RE: Appeal against IESG blocking DISCUSS on draft-klensin-rfc2821bis

John C Klensin <> Mon, 16 June 2008 22:39 UTC

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Date: Mon, 16 Jun 2008 16:09:23 -0400
From: John C Klensin <>
To: Eric Gray <>, Brian E Carpenter <>
Subject: RE: Appeal against IESG blocking DISCUSS on draft-klensin-rfc2821bis
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Eric, Brian, and others...

Since this has turned into a general discussion about DISCUSS,
etc., a few comments.  With regard to the specific appeal,
everyone should remember that, under our procedures, the focus
of an appeal in the first instance is "please reconsider this
and decide whether you really want to do it".  I still hope that
model works and that the IESG will reconsider, remove the
DISCUSS, and clear up some of what, IMO, is the mess that seems
to surround it.

To me, that mess includes (almost independent of the particular
document or appeal):

(1) The tracker categories are a matter of IESG decisions, not
of anything on which the community has ever reached consensus or
been asked to do so (something I actually consider a good
thing).  The IESG can change them as needed.   If the current
state of the tools is such that they cannot be changed, then I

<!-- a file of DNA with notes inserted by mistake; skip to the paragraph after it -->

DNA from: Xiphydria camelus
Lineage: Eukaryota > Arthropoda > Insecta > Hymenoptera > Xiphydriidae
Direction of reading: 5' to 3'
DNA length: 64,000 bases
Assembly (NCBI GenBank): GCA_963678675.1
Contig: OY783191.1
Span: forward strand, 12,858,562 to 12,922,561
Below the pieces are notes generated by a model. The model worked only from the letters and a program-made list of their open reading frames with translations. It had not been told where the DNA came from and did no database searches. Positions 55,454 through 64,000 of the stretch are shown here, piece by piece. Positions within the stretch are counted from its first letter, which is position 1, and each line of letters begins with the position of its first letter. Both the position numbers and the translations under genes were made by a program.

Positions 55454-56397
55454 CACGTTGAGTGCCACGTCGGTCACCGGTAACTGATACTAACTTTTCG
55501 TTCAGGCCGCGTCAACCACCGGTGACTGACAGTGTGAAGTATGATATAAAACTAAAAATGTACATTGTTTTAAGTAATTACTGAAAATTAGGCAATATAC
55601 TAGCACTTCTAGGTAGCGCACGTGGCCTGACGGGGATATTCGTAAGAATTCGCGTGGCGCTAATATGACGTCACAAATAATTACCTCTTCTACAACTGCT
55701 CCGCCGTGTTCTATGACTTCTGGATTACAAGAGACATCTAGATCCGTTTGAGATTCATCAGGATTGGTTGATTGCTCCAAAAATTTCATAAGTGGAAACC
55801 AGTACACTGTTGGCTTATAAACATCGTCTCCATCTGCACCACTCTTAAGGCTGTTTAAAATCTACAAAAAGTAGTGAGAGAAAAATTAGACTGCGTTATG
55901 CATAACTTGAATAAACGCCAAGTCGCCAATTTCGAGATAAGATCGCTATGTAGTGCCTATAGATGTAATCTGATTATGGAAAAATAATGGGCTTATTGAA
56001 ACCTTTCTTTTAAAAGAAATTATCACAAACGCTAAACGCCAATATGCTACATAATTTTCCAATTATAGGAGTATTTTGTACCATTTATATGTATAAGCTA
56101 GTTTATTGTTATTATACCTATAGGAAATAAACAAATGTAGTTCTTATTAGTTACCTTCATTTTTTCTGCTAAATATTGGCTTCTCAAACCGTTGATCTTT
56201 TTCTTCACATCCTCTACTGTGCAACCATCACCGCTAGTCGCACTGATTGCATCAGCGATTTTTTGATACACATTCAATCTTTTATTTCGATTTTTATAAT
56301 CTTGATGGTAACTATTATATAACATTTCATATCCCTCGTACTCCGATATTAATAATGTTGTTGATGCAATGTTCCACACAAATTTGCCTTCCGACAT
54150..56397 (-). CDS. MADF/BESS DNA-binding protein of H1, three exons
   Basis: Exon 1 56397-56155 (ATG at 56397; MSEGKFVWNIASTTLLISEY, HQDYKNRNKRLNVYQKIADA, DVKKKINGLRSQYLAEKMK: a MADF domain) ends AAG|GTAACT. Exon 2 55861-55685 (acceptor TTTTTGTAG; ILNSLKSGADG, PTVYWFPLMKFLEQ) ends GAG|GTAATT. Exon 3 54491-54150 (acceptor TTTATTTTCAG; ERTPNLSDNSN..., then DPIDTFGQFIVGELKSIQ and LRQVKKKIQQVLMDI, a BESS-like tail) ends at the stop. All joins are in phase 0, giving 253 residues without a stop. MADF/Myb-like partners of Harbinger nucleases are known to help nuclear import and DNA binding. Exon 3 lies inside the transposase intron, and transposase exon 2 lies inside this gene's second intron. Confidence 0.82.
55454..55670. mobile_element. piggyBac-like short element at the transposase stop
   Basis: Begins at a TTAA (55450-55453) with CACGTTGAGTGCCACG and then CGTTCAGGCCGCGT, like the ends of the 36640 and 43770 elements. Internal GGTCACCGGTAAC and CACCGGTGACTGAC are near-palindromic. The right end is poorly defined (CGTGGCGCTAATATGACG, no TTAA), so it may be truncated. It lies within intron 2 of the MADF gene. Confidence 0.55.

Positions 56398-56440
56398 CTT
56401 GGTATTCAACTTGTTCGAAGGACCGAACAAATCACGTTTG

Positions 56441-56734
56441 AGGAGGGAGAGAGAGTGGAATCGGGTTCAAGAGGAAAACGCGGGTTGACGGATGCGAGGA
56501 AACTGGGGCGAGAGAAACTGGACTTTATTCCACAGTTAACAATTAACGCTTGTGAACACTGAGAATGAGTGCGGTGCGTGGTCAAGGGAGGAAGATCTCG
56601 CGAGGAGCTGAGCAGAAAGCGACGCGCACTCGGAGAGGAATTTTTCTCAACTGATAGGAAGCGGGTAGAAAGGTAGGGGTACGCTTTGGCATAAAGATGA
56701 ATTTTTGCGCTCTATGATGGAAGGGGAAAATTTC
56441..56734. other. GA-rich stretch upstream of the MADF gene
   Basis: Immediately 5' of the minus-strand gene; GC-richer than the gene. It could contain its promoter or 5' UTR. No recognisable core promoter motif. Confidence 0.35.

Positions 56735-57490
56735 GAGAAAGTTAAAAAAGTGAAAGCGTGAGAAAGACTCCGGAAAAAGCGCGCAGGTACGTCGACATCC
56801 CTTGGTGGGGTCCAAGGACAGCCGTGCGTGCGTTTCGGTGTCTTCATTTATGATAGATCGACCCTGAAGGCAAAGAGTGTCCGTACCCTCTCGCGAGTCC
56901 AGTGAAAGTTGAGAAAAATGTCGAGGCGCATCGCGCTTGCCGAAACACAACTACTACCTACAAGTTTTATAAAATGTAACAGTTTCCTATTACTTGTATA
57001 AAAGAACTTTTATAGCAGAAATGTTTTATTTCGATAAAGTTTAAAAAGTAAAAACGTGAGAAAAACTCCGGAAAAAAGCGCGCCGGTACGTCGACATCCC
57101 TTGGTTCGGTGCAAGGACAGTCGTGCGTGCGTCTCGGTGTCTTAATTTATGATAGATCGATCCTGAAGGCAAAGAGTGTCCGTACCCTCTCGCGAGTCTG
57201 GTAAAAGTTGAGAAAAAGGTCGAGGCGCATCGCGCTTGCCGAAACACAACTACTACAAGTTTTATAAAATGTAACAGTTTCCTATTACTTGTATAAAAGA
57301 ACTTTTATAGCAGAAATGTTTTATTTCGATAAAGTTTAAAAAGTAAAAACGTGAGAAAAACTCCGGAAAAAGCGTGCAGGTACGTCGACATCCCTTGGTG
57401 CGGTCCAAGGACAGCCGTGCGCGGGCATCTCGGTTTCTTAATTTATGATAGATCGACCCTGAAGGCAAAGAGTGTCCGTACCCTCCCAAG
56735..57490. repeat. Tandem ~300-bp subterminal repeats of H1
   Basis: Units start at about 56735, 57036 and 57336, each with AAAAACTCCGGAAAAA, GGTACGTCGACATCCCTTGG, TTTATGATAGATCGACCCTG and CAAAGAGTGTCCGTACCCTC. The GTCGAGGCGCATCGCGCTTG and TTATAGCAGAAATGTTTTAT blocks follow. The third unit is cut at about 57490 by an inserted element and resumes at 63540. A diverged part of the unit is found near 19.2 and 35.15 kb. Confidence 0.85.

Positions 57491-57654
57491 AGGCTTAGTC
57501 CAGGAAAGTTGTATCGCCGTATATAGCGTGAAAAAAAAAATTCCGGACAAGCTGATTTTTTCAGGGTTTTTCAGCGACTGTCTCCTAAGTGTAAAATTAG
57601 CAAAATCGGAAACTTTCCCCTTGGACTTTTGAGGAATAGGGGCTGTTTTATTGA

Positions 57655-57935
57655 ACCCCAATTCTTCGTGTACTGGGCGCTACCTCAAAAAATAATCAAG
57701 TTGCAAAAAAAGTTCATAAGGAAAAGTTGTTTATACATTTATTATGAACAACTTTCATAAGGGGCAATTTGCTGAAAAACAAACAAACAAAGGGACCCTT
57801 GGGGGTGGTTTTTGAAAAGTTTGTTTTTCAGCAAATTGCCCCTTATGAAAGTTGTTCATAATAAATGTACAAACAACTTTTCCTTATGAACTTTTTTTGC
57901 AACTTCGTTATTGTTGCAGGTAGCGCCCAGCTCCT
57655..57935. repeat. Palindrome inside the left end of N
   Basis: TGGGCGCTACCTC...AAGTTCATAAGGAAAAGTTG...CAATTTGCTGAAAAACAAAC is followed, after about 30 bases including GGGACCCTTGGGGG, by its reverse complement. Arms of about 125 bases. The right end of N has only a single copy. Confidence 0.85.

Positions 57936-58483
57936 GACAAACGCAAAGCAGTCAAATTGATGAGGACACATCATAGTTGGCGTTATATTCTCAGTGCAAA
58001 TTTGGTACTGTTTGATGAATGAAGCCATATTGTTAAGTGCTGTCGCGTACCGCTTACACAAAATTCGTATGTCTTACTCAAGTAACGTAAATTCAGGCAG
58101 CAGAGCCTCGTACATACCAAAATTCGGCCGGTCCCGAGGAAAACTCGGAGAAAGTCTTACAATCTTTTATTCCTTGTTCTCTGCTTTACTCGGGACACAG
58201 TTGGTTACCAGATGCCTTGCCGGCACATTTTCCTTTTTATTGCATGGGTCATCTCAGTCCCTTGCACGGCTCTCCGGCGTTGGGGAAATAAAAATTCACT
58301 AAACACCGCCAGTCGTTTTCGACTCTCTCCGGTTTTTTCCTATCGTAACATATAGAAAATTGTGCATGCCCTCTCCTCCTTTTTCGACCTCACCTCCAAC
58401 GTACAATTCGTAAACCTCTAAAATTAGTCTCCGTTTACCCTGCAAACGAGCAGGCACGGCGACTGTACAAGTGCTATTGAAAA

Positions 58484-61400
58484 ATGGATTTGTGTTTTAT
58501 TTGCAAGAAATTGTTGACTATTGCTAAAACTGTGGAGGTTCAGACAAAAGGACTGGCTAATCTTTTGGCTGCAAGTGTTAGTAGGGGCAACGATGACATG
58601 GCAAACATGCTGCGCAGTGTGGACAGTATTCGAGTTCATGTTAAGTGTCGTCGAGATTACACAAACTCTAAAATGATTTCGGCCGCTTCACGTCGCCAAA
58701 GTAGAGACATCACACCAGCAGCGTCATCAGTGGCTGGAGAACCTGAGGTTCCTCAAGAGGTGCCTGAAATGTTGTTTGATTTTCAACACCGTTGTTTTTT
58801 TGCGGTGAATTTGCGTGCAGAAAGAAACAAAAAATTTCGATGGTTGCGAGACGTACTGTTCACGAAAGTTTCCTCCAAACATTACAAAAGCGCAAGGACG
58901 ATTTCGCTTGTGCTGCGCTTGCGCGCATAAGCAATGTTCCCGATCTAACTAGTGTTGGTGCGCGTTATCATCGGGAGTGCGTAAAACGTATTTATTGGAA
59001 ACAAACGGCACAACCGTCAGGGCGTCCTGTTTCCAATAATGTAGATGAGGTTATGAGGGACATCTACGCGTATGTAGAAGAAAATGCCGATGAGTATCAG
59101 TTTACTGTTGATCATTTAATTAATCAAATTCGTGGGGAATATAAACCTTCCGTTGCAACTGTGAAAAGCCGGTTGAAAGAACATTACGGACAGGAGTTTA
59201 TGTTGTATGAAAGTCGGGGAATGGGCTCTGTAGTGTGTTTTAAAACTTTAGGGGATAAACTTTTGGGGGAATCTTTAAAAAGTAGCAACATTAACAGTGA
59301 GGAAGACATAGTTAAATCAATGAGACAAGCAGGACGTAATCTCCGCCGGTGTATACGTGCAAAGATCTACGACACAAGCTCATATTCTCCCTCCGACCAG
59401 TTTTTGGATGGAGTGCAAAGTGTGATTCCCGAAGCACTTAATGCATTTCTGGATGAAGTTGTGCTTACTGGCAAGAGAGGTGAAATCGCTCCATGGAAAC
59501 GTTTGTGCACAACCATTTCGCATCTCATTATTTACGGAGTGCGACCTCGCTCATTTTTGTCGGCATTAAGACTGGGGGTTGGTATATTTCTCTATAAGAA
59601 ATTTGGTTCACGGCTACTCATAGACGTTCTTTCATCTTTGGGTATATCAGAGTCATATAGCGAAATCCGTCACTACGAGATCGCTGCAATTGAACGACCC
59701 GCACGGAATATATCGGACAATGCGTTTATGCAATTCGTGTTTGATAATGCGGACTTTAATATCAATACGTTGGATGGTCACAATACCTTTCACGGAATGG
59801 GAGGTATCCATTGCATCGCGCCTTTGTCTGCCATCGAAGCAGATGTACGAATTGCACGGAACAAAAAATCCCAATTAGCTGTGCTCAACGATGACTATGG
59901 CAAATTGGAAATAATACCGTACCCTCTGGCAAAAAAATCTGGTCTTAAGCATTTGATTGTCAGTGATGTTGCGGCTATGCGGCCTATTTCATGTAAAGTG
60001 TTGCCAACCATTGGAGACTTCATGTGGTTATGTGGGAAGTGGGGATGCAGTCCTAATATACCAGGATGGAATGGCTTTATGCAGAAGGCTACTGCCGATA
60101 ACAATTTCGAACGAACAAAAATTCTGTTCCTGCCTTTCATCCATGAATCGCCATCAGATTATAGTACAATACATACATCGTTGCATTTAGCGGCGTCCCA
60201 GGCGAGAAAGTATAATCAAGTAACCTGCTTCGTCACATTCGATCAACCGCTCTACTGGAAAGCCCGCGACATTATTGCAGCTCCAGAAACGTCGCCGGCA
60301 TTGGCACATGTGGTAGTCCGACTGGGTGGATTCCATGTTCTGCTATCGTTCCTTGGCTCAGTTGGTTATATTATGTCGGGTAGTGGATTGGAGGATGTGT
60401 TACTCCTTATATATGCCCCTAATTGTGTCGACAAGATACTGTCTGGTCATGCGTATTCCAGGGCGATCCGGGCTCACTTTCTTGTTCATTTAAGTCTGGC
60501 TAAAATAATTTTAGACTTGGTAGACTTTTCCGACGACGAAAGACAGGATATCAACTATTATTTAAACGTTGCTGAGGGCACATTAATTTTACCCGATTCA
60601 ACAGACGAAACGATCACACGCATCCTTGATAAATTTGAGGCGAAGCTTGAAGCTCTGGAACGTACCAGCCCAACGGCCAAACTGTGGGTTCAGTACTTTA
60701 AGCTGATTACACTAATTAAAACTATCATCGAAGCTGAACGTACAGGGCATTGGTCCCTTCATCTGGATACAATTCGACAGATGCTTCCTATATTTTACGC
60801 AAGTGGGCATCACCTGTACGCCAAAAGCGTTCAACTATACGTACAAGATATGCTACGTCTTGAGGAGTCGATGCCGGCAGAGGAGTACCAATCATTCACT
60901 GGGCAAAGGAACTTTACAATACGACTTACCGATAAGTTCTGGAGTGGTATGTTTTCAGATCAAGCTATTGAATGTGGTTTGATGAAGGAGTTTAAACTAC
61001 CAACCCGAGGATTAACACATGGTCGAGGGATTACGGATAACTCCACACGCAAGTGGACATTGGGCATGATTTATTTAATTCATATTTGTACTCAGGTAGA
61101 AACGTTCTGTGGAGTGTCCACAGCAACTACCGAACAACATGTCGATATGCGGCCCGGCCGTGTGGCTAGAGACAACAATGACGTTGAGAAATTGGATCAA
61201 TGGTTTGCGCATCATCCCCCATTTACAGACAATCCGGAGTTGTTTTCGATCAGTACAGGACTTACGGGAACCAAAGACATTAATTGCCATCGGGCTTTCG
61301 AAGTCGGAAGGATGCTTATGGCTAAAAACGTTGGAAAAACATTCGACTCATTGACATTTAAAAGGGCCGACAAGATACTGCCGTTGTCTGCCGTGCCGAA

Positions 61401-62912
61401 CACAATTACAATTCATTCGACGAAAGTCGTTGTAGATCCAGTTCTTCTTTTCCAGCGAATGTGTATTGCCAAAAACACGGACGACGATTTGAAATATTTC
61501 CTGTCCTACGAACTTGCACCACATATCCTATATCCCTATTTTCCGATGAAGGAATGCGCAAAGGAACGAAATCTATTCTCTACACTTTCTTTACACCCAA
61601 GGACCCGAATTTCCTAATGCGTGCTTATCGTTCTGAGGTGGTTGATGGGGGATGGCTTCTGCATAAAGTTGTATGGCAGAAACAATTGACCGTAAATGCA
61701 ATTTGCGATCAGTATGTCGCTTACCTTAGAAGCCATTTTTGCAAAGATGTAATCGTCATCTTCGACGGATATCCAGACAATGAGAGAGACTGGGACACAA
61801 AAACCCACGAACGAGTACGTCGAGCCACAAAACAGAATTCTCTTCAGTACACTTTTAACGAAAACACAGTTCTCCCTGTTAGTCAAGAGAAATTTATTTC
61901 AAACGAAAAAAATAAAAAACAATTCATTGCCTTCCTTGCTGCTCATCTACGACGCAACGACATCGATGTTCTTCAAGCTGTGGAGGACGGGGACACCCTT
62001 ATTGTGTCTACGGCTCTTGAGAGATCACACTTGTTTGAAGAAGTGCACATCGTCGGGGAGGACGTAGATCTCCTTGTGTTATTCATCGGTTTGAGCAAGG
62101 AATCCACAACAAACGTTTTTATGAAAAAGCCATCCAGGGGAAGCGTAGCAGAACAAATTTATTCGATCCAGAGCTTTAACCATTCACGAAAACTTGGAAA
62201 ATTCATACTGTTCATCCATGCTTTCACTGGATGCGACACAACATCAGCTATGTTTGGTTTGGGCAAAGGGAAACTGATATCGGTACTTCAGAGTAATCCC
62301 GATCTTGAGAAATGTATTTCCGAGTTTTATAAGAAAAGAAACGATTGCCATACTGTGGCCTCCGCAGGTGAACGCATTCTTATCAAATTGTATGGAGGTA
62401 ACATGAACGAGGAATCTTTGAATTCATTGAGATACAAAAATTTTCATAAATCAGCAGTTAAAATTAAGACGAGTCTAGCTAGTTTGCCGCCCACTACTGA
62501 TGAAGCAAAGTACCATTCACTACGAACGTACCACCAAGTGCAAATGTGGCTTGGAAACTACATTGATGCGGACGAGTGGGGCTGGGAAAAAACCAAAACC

believe that 

	(i) the IESG should be having a discussion with the
	IAOC, the Secretariat, and/or the Tools team as needed.
	One of those groups should report back to the community
	with a plan.  
	(ii) the IESG consists entirely of very smart people
	with years of experience in the industry.  Even with
	limitations imposed by the tools, I think they could
	figure out contentions to make positions absolutely
	clear to each other and to the community.   

If we have to learn a secret language (e.g., "discuss discuss")
in order to understand the status of a document, and learn it
without a dictionary or glossary, then I think the IETF is in
trouble.  If, as I assume, the absence of that glossary is
either an oversight or a too-low priority, I hope that the IETF
will take this discussion as an indication that it is time to
increase the priority.  The only other possibility I can see is
that the IESG is deliberately trying to confuse the community.
I don't believe that is happening but, if it were, it is time
for people to either grow up or start stepping down.

(2) IMO, the argument that the choice of names in an example is
a technical clarification matter, even as a judgment call, is
_extremely_ hard to justify.   I basically support 2606.  I
think it is generally a bad idea for us to use names that others
have registered and that it is a bad idea for others to register
names that we are using.   I would hope that no editor would use and in the same document in
a way that would leave the reader wondering whether the
difference was intended to make a point or was an editorial
error.  And I would expect that such examples would be swiftly
corrected if they were pointed out and were, in fact, errors.
Even that is an editorial issue, not a substantive technical